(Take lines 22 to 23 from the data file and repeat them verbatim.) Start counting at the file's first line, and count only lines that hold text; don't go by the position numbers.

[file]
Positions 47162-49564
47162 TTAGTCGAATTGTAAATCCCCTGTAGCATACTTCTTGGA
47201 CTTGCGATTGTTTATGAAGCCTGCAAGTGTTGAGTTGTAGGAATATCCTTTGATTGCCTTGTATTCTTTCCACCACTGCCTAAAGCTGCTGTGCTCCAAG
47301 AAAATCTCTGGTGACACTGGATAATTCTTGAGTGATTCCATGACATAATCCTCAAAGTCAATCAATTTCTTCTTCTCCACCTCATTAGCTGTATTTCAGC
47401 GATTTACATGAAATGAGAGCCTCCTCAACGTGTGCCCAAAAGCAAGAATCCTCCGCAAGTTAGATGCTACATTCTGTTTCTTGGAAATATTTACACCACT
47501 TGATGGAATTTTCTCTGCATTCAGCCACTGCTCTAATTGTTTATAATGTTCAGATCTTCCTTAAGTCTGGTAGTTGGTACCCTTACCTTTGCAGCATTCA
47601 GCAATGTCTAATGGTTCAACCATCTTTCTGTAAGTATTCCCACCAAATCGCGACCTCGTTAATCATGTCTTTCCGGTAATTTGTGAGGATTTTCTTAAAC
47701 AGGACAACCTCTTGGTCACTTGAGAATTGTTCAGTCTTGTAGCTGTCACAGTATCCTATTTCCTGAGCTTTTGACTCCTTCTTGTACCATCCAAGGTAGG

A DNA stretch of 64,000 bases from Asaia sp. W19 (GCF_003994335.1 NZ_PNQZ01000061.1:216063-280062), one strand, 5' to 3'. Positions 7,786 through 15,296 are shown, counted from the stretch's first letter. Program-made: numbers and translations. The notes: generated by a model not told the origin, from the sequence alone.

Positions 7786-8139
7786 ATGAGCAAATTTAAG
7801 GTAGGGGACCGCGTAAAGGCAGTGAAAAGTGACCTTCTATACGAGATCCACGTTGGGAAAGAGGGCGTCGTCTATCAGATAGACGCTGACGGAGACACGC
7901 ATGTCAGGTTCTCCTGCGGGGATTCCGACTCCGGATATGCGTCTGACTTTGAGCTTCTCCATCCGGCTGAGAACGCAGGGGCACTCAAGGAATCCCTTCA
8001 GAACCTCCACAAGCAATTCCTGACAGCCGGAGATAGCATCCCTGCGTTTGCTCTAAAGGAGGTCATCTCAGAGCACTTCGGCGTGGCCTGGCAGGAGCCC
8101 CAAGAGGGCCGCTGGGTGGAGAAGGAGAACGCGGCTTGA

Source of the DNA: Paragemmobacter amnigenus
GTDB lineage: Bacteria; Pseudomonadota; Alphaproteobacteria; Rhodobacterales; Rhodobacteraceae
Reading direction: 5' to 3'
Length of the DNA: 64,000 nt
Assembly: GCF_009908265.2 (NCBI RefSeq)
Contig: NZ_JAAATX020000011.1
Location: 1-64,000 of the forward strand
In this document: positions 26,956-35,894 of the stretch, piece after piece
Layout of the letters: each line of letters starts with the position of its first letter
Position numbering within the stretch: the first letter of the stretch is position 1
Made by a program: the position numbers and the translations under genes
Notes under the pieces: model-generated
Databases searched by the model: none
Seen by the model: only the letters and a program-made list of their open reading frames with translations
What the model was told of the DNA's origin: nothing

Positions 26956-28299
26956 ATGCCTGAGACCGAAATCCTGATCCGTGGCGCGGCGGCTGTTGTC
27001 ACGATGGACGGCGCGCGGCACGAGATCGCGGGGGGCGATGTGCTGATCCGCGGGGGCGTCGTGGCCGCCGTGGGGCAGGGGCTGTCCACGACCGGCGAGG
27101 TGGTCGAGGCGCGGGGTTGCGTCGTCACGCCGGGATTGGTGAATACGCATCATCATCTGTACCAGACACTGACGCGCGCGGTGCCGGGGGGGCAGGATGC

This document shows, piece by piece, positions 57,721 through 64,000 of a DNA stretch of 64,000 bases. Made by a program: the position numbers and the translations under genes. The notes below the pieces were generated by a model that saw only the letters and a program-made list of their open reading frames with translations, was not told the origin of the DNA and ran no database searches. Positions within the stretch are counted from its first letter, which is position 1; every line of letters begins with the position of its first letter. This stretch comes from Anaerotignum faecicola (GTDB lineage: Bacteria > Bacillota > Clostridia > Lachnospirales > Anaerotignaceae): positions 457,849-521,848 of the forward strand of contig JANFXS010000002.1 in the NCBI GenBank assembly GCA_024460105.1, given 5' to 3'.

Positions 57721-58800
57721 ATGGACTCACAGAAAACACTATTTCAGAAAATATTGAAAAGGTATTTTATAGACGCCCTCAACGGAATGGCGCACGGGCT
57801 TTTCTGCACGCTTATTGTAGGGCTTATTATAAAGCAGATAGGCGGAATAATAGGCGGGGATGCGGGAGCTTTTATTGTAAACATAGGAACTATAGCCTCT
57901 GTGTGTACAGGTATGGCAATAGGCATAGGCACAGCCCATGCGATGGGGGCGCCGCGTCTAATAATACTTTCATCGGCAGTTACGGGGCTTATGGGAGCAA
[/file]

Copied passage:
Location: 1-64,000 of the forward strand
In this document: positions 26,956-35,894 of the stretch, piece after piece